Presentation on theme: "Chapter 16 Lesson 2 Civil and Criminal Law. Crime and Punishment crime A crime is any act that harms people or society and that breaks a criminal law."— Presentation transcript:
Crime and Punishment crime A crime is any act that harms people or society and that breaks a criminal law. Examples include shoplifting, stealing a car, and murder are crimes. penal code Each state has a penal code. This document lists the states criminal laws and the punishments that can be given to those found guilty of each crime. The federal government also has a penal code. Most crimes break state laws that is why most criminal cases are tried in state courts, and most inmates are in state prison.
Types of Crimes There are two broad categories of crimes. Misdemeanors Misdemeanors are minor crimes for which a person can be fined a small sum of money or jailed up to a year. Felonies Felonies are crimes that are punishable by more than one year in prison. Some crimes can be both a felony and a misdemeanor. Theft is one for example, less than $100 is misdemeanor, anything more is considered a felony. Vandalism is another crime which can be categorized as both. Crimes can also be grouped as being against property or people. Crimes against people are seen as more serious because they cause direct harm to a person. The difference between theft and robbery is an illustration, or example, of the way these two types of crimes are seen. Crimes against people are also called violent crimes.
Punishment for Crimes Most criminal laws set minimum and maximum penalties for each type of crime. sentences Judges may give different sentences, or punishments, for the same crime because of the different circumstances in the two cases. granted If parole is granted, or allowed, the person must regularly report to a parole officer for the remainder of the sentence. One purpose of punishment is to punish the person so they can repay society. A second reason is to protect society by locking up a dangerous person. Third punishment serves as a warning. Finally, punishment can criminals change their behavior.
Criminal Case Procedure The rights of the person suspected or accused of a crime are protected by the Bill of Rights. In criminal cases, the government is the plaintiff. It is called the prosecution. In this role, the government starts the legal process against the defendant. The police must gather enough evidence to convince the judge to order the arrest of the person they believe committed the crime. The suspect is then taken to the police station for booking. Booking involves making a record of the arrest. The suspect is usually photographed and fingerprinted.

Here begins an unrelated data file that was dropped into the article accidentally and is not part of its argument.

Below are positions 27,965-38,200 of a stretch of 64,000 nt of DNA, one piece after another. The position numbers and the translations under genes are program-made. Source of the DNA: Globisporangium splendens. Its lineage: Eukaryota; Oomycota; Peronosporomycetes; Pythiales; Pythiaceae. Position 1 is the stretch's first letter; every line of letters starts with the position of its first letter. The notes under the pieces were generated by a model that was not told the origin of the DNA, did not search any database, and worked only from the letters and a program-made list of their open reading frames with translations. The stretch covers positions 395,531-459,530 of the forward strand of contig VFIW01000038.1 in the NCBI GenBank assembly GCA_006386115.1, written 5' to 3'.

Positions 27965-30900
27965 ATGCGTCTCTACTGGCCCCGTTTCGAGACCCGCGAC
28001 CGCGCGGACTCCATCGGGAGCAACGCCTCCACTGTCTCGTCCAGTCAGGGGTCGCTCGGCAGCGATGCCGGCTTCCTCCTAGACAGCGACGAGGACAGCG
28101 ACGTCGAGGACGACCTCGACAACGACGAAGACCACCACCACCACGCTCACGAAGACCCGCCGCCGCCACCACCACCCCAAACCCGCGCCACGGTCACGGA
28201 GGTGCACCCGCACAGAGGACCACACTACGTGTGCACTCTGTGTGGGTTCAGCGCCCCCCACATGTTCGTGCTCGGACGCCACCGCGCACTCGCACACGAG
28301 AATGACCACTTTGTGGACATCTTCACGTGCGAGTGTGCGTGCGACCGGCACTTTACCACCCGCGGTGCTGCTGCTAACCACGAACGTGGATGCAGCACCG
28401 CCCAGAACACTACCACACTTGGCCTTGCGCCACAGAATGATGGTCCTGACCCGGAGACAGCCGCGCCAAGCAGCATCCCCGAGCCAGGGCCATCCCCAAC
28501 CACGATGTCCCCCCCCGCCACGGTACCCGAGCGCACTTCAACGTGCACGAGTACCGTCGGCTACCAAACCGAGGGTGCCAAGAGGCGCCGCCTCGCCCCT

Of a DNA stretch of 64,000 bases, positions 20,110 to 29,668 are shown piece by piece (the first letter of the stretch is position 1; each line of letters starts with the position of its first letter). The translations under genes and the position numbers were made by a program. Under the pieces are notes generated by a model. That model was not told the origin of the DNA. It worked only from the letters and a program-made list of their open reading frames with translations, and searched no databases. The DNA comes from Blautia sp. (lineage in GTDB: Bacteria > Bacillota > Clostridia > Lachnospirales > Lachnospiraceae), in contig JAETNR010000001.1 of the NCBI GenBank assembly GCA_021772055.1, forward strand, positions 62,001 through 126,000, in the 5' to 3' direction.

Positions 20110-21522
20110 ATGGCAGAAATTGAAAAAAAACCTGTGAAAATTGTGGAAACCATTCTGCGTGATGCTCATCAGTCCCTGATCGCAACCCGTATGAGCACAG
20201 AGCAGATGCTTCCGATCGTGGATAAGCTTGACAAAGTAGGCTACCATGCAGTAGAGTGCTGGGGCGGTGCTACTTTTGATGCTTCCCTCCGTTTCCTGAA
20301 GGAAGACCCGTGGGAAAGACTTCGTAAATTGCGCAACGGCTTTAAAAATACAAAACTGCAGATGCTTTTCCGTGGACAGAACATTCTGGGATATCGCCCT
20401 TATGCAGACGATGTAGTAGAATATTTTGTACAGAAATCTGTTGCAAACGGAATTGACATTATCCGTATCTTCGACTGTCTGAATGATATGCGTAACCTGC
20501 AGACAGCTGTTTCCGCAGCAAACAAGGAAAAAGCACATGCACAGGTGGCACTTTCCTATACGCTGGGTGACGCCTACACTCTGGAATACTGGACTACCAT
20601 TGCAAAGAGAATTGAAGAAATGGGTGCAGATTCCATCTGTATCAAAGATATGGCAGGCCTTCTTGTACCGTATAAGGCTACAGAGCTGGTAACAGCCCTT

The Preliminary Hearing After the booking the suspect then goes before the judge to be charged. The prosecution must show the judge probable cause, a good reason, for believing that the accused committed the crime. The judge then explains the charges to the suspect. If the suspect cannot afford a lawyer the judge will appoint one. If the crime is a misdemeanor, the suspect enters a plea at this time. If the plea is guilty, the judge sentences him or her. If the suspect is not guilty, the judge sets a date for the trial. If the crime is a felony, no plea at this time. The judge sets a hearing to learn more about the case. The judge then either sends the suspect back to jail or requires bail.
Indictment, Arraignment, and Pleas The next step is to indict the accused, or charge him or her with the crime. A grand jury must take this step. Some states allow judges to do so. If the judge does not think the evidence is strong enough to bring charges, they can dismiss the case. Arraignment follows if the case is not dismissed. With a felony, the accused pleads guilt or innocence at this point. A guilty plead end s the case. The judge will issue a sentence. If the defendant pleads not guilty, the judge sets a date for the trial. plea bargaining The prosecution and defense may discuss plea bargaining. The prosecution agrees to a lesser charge in return for a guilty plea. Most criminal cases end through plea bargaining.
The Trial Defendants have the right to a jury trial however most choose to be tried by the judge. If the defendant asks for a jury, the first step is to choose the jurors. The lawyers for each side make opening statements outlining their cases. Each side offers evidence and witnesses. Witnesses offer testimony by answering questions from each side. cross-examination This second round of questioning is called cross-examination. After both sides have presented their case, each makes a closing statement. The judge instructs the jury by explaining how the law applies to the case.
The Verdict, Sentencing, and Appeals The jurors vote on whether the defendant is guilty or not guilty. To find the accused guilty, the jury must be convinced beyond a reasonable doubt that the accused committed the crime. If a jury cannot decide on a vote then the judge declares a mistrial. A mistrial means no decision- the accused is found neither guilty nor innocent. The prosecution must then decide whether or not to try the defendant again. acquittal If the defendant is found not guilty they are set free this is called an acquittal. If the verdict is guilty, the judge sets a court date for sentencing. If the crime is a serious one, the judge may hold a hearing on the defendants background. People found guilty often appeal the verdict to a higher court. The appeals court does not try the case again, they only decide whether the defendants rights were violated or if the judge made errors during the trial.